I come from a family with a successful track record of business achievements that span most of the last century. My grandfather, Charles, and my father, Clark both built an enviable track record in the construction and real estate industries. Because of their reputation, integrity and excellence became synonymous with our company name: The Bentall Group.
Today, across North America, Europe, and Asia, real estate professionals work under a slightly different name: “BentallGreenOak” However, in some ways, they continue to build on the legacy that our family created. As of December 2020, this company had over $55 billion in assets under management. Sadly, nobody in our family is employed in this enterprise, nor do they share own any shares.
How did this happen? There are many theories, but I think three things which contributed to the situation are worth mentioning.
First of all, my own impatience and youthful exuberance played a significant part. If I had not been so critical of others and seeking to change everything overnight, the story of our family enterprise might have had a different ending. Unfortunately, as a successor I struggled to submit to organizational authority. This is why I now passionately encourage all “would be” successors to learn from my experience. Be patient! If you are deserving, your chance to lead will likely come.
Secondly, my father’s generation focused on “hard issues“ (sales, profits, taxes, etc.). As a result, and as Harvard professor, Bi Barnes, often observed with families in business, our family let the “hard drive out the soft“. In creating our plans and getting technical advice from our professional advisors for our family business, the long term implications and the relational impact of many decisions were not considered. Had we been alert to the need to invest in family communications, as well as appropriate governance structures, we could have been successful in charting a different course.
Thirdly, we had good advice. In fact, we had some of the best professional advisors that money could buy, and for the most part, they served us well. However, unfortunately, none of our advisors warned us of the pending relational disaster that lay ahead. Had they spoken up, someone might have been able to prevent the eventual unraveling of our family enterprise.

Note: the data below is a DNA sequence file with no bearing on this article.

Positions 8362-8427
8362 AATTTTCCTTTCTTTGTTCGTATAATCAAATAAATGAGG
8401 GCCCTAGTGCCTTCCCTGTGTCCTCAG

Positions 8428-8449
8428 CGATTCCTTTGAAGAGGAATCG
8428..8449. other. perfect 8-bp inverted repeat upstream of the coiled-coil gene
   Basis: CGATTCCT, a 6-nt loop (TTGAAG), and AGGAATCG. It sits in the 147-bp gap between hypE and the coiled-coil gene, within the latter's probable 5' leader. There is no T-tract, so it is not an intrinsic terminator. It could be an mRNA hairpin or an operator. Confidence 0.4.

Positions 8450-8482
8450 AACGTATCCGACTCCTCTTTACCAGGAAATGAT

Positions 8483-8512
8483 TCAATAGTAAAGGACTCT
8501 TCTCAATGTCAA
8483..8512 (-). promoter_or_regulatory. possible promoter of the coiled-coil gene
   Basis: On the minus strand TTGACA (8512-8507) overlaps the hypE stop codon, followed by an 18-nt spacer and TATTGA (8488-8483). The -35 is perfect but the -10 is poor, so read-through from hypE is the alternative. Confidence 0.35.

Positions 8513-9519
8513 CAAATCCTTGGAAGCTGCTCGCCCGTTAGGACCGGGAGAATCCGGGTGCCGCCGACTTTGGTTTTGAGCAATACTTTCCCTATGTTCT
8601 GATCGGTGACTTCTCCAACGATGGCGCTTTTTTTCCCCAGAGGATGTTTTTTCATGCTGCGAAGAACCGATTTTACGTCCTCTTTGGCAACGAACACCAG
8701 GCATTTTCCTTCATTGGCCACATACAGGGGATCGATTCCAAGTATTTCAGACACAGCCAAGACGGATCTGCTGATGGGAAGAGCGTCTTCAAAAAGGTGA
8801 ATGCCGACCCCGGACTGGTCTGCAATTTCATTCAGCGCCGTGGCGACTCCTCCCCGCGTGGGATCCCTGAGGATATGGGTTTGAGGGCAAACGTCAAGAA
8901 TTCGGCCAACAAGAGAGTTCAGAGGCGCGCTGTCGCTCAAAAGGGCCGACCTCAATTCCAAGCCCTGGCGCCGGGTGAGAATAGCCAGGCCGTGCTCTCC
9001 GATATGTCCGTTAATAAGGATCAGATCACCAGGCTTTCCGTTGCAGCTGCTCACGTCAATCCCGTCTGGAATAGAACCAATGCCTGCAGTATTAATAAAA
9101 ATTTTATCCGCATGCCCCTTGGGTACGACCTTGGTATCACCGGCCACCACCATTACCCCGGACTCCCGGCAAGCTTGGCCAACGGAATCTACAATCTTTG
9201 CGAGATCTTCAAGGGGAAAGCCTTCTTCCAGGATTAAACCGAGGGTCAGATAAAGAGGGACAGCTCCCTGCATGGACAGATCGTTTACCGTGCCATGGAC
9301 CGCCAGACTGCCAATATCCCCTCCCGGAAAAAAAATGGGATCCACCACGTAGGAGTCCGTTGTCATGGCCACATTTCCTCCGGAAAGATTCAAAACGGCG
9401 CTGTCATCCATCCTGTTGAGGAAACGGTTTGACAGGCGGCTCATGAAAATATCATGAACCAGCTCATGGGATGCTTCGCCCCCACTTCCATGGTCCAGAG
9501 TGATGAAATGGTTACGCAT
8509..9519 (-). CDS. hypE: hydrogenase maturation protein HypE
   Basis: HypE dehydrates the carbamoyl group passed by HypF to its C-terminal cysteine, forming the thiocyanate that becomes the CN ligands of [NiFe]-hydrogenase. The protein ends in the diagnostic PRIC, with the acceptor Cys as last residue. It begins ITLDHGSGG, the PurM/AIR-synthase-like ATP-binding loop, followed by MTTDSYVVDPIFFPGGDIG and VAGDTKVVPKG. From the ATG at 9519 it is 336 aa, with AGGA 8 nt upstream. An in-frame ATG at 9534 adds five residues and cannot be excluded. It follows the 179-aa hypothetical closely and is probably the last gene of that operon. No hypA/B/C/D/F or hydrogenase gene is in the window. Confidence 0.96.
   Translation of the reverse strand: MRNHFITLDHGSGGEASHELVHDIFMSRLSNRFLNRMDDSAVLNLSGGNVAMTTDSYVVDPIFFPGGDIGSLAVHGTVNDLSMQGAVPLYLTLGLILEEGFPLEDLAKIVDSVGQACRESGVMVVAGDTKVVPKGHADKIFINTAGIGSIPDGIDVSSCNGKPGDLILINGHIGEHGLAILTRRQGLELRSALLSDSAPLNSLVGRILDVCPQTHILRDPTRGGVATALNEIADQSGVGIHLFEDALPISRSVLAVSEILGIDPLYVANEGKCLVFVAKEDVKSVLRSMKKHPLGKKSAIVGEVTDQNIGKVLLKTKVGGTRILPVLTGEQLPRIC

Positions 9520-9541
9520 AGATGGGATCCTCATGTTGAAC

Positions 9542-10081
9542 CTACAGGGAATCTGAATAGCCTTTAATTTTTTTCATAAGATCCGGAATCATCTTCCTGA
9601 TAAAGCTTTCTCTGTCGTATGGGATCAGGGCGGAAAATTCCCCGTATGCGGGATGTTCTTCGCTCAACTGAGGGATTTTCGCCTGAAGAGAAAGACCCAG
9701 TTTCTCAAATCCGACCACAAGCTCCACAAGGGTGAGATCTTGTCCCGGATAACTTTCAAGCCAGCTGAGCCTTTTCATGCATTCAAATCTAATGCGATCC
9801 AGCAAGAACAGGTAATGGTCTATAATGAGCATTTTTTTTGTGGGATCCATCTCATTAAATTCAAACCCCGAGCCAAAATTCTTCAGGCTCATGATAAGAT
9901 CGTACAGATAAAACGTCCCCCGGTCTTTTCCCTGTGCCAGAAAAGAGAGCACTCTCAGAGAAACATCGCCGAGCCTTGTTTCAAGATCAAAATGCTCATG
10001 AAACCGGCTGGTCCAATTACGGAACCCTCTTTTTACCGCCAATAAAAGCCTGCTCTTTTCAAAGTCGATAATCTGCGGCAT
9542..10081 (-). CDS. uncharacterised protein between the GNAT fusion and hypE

Let me illustrate:
- We had good legal advice. But, our legal advisors did not notice, nor did they speak up about the fact that in our shareholders’ agreement there was no conflict resolution mechanism. Consequently, my father and his brothers found themselves in an argument after working together for 40 years; and when the documents were examined, they found “no way out of the room“. This exasperated matters for the family. Furthermore, no one was realized the dangers of the inherently unstable shareholding structure, which eventually collapsed, bringing an end to the family’s participation in the company.
- Our tax advice was also excellent. However, no-one discussed the loss of control that could occur as a result of some proposed share transfers. In addition, the estate freeze, which was done many years ago, saved on taxes but also contributed to unintended consequences, when the primary wealth creator in our family faced the humiliation of being cash starved when control of the company slipped into other people’s hands.
- We also had great corporate management team, and capable business leaders. However, no one in management had the wisdom or courage to speak up, when they might have prevented the cataclysmic explosion which was coming. Certainly they could see the opposing strategic views and life goals of some of the shareholders. Perhaps they could have sounded the alarm sooner?
So, what can be done for other family enterprises who may face challenges like ours in the future?
BE PATIENT! Successors would be wise to be respectful and patient, while waiting for their turn to lead. This would take a lot of stress out of the family system.
LISTEN UP! Business families would do well to request input from their advisors on the non-technical implications of their plans. They may be able to foresee potential problems ahead of time.
SPEAK UP! Professional advisors have a unique perspective. As a result, they should have the courage to speak up when they spot issues which their client families may not be aware of. A word of warning offered by a trusted advisor could make all the difference.
These three actions would each have the potential to assist other entrepreneurs and their families to enjoy a better end result than we had in our family. So, if you are a successor, be patient; If you are an owner, listen up; and if you are an advisor, speak up!
You owe it to yourself, your family, and your clients.
David’s latest book, Dear Younger Me: Wisdom for Family Enterprise Successors, has just been released. You can order a signed copy by simply clicking here.